News / Middle East

Abbas Rejoices, Hamas Goes Quiet After Egyptian President's Fall

Outgoing Lebanese Prime Minister Najib Mikati, right, shakes hands with Palestinian President Mahmoud Abbas, left, at the government house, in Beirut, Lebanon, July 4, 2013.
Outgoing Lebanese Prime Minister Najib Mikati, right, shakes hands with Palestinian President Mahmoud Abbas, left, at the government house, in Beirut, Lebanon, July 4, 2013.
Reuters
Palestinian President Mahmoud Abbas praised Egypt's military on Thursday for toppling President Mohamed Morsi and his Muslim Brotherhood, the ideological ally of Abbas's Hamas rivals.
 
The fall of Morsi's government deprived Hamas of a sympathetic neighbor, and may strengthen Abbas's chances of nudging Hamas toward a long-delayed reconciliation and power-sharing pact.
 
By intervening to remove Morsi, the Egyptian army had prevented Egypt's “slide toward an unknown fate”, Abbas said.
 
Yasser Abed Rabbo, a top official in the Palestine Liberation Organization headed by Abbas, said: “This is a historic day for Egypt, and we are learning a lesson from the Egyptian example. Hamas should take note of what popular will can achieve.”
 
Palestinians are riven by political and cultural splits that mirror Egypt's. A Hamas victory in 2006 parliamentary polls led to a short civil war, which left the Islamists ruling Gaza, while Abbas's Fatah faction holds sway in the West Bank.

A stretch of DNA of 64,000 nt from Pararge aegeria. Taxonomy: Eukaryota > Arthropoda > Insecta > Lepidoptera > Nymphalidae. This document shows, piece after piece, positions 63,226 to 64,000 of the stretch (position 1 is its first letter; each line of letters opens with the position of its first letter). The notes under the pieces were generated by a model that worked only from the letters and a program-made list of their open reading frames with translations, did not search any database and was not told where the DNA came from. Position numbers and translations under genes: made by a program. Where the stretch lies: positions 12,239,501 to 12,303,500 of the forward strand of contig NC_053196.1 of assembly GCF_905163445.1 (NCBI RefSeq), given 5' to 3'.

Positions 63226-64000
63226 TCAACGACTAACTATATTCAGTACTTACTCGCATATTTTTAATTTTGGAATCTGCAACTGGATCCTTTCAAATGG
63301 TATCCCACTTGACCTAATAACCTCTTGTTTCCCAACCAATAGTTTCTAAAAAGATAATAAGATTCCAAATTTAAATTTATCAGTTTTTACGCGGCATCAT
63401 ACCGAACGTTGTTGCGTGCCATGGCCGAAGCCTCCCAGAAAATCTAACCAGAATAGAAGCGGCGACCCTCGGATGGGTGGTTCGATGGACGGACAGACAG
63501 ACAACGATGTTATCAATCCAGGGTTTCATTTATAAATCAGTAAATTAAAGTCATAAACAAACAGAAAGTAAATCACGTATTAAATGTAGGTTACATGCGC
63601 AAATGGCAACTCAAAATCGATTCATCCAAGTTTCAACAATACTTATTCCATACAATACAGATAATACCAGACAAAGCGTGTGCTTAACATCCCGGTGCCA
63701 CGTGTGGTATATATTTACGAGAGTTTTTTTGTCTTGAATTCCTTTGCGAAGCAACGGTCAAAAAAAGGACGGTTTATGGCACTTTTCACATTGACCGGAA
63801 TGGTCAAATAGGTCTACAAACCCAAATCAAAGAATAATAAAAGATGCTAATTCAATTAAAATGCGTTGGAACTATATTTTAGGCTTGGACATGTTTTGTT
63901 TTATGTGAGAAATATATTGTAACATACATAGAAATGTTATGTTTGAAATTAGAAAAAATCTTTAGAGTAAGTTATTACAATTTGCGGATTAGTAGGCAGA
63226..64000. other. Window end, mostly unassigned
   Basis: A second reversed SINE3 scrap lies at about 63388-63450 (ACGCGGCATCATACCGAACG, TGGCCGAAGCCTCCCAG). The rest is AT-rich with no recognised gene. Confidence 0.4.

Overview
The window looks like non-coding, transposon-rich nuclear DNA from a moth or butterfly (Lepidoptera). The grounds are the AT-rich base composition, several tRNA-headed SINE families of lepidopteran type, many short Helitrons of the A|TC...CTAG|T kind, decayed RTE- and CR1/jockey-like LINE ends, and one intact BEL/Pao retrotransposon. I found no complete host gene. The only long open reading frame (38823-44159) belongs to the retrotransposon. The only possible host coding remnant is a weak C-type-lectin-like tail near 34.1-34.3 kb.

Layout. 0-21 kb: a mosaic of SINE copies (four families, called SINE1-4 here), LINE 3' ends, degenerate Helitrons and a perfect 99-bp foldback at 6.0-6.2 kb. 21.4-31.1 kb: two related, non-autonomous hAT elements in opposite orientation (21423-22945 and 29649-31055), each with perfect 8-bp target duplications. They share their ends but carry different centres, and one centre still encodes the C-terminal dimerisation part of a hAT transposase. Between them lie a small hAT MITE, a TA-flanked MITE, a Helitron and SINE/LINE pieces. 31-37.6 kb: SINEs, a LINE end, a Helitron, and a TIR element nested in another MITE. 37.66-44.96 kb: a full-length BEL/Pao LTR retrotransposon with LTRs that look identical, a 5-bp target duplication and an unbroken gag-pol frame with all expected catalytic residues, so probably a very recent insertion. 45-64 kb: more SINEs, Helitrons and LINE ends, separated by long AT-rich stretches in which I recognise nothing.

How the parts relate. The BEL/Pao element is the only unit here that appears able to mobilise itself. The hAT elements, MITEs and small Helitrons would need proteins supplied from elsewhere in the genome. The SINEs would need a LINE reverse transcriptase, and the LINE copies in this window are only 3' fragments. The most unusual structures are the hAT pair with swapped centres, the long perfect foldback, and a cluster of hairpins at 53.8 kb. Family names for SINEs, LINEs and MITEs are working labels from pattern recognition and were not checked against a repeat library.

Hamas officials largely shunned the media on Thursday, and the movement took no position on the sudden removal of Morsi.
 
“We pray to God to preserve the security and the stability of Egypt and its people and to prevent bloodshed,” a Hamas spokesman, Ehab Ghussein, told Reuters.
 
The group had seen its star rise in the Arab world following a tide of uprisings in 2011 that swept religious-inspired governments to power in Tunisia and Egypt.
 
The leader of influential oil-rich Gulf state Qatar, a major backer of both the Brotherhood and Hamas, visited Gaza in October bearing hefty aid gifts. Egypt's prime minister, along with an Arab League delegation, came to the territory last November, even as Hamas and Israel fought an eight-day war.
 
Border crackdown
 
Hamas's muted response may signal its caution at upsetting an Egyptian military that controls Gaza border lifelines.
 
“It would be wrong to say relations won't be affected. Relations could become cold for a period,” said Hamas official Mustafa Assawaf, who stressed he was speaking as a political analyst about future ties with Egypt's new government.